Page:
REAL NAME: James Sherwood
BORN: April 24, 1973 in Winnipeg, Manitoba
5’9″, 218 pounds
AKA/NICKNAMES: Spyder, Jack Hammer, Max Moon

Spyder is just about as hardcore as they come in Manitoba.

He was initially trained by well-known Japanese hardcore star Leatherface (Rick Patterson), and is well known for bleeding profusely, aka ‘showing colour’ during matches. Spyder, aka James Sherwood, has done thumbtack matches, barbed wire matches and even a bed of nails match, in which some of the nails actually pierced his cheek and his nose.

Spyder — courtesy CWF

Yet he will admit to being a little bit worried about the repercussions of his actions, whether it’s his health or things like contracting the AIDS virus through all the cuts.

“I’m pretty sure with every worker, there’s a little bit of concern. It seems like there’s a very select few people that do show colour,” Sherwood told SLAM! Wrestling. “When I’m doing hardcore matches, I’m very selective. If I hardway myself or get hardwayed, it happens. I get tested, so I try to protect myself. I hope every worker in some way does protect themselves in all forms of the business, whether it’s drug use or having unsafe sex.”

Sherwood thinks that hardcore may actually work in his favour in some ways. “I do a lot of hardcore, and I can get away with that as my body wears down a bit… I’m not a big highspot guy, so my body’s safe that way. It’s just getting hit in the head a few times more than average.”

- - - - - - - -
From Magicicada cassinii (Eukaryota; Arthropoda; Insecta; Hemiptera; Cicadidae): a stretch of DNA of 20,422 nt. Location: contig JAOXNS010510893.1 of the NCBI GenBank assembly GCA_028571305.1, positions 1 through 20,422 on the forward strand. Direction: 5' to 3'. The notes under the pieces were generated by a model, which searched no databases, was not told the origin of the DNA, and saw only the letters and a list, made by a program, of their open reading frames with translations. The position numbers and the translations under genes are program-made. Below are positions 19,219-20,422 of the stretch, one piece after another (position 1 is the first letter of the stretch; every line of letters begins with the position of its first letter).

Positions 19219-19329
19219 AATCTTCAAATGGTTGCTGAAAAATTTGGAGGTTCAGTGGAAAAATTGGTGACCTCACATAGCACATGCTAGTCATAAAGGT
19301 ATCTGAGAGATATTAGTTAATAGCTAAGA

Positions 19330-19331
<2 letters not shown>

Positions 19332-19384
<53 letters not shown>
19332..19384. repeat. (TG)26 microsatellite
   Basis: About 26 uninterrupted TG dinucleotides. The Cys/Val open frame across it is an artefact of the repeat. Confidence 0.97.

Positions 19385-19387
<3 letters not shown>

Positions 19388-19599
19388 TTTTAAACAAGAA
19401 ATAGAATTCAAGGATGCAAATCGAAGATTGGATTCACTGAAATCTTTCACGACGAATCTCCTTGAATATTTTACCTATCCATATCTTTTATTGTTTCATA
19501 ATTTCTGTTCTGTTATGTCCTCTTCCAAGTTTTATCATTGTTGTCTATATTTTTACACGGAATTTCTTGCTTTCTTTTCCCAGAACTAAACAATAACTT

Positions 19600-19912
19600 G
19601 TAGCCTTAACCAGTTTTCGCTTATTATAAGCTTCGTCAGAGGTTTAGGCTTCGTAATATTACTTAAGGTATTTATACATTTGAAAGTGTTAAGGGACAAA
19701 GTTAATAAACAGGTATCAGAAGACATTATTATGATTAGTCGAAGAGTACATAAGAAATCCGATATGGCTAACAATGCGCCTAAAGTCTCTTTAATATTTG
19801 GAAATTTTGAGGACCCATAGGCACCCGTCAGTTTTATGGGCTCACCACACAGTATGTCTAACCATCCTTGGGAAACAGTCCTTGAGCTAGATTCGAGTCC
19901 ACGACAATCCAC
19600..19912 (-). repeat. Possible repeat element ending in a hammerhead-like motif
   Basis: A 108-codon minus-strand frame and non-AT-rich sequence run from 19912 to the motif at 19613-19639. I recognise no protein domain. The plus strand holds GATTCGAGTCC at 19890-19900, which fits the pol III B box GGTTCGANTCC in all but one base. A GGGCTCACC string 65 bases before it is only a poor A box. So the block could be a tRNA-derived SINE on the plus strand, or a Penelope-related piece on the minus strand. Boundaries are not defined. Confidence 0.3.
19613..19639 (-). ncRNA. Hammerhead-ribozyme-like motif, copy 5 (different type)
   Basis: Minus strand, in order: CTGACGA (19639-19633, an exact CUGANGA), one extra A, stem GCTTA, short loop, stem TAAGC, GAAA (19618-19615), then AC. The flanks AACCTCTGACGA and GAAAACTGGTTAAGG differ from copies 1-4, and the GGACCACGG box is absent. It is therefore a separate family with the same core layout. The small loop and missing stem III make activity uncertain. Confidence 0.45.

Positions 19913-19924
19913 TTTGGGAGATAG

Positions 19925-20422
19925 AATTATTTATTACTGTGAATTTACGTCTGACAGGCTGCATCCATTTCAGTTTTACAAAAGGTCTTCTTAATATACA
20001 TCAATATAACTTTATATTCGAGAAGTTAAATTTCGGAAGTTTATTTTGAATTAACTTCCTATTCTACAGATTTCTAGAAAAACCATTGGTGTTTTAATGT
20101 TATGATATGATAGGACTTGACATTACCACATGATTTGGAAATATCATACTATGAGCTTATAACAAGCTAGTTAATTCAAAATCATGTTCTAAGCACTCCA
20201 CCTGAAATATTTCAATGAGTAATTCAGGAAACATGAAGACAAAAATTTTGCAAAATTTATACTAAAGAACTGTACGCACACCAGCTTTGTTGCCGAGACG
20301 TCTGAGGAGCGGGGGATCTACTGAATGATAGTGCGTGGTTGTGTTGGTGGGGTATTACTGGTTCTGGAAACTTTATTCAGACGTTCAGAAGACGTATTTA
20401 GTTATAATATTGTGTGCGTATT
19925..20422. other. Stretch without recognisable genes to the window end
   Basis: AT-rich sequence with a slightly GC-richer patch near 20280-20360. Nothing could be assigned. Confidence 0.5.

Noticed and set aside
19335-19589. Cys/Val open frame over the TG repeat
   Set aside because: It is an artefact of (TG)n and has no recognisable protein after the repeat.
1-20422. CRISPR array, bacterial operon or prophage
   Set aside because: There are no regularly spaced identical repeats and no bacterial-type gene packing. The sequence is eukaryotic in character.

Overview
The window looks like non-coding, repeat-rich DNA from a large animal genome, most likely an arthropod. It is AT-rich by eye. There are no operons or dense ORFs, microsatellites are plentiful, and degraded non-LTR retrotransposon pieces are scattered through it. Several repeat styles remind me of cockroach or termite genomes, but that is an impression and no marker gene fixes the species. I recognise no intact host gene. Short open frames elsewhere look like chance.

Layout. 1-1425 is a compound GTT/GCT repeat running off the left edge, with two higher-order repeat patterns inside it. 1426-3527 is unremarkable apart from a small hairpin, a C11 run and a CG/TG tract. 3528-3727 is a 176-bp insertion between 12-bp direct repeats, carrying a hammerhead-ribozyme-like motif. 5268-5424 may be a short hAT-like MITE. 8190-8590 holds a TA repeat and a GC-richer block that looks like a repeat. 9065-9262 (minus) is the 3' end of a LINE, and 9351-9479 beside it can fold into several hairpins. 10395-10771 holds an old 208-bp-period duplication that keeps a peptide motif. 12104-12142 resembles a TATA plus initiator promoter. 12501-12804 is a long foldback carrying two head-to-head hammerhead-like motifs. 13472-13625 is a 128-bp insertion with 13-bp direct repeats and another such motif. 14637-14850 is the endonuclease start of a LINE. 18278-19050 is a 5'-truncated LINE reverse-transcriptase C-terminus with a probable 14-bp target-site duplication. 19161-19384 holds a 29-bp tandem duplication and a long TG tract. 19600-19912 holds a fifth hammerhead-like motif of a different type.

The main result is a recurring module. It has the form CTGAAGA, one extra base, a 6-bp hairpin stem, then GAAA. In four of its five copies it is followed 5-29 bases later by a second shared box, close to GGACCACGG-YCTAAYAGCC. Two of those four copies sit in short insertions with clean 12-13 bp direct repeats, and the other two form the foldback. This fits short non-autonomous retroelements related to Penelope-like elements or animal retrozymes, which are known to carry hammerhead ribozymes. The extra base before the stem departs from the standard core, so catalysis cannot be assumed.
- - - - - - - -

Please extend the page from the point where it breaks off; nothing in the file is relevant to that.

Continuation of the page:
With the help of his cousin Brian Bailey, who has wrestled as Skar and Steel Carnage, Sherwood broke into the business back in 1998. Bailey introduced him to Patterson.

“[Patterson] kind of took me under his wing and started to train me,” Sherwood said. “He took off to Japan and I was left without a trainer.”

He was told about Ernie Todd’s Canadian Wrestling Federation (CWF), and went to Todd to learn more and continue his training under then-head trainer E.Z. Ryder.

Now, with just three years under his belt, Sherwood finds himself as the NWA North American champion, having won a four-way dance against Alex Rain, Dr. Love and Gene Swan. “The match itself wasn’t that great, but the title itself is great,” he said.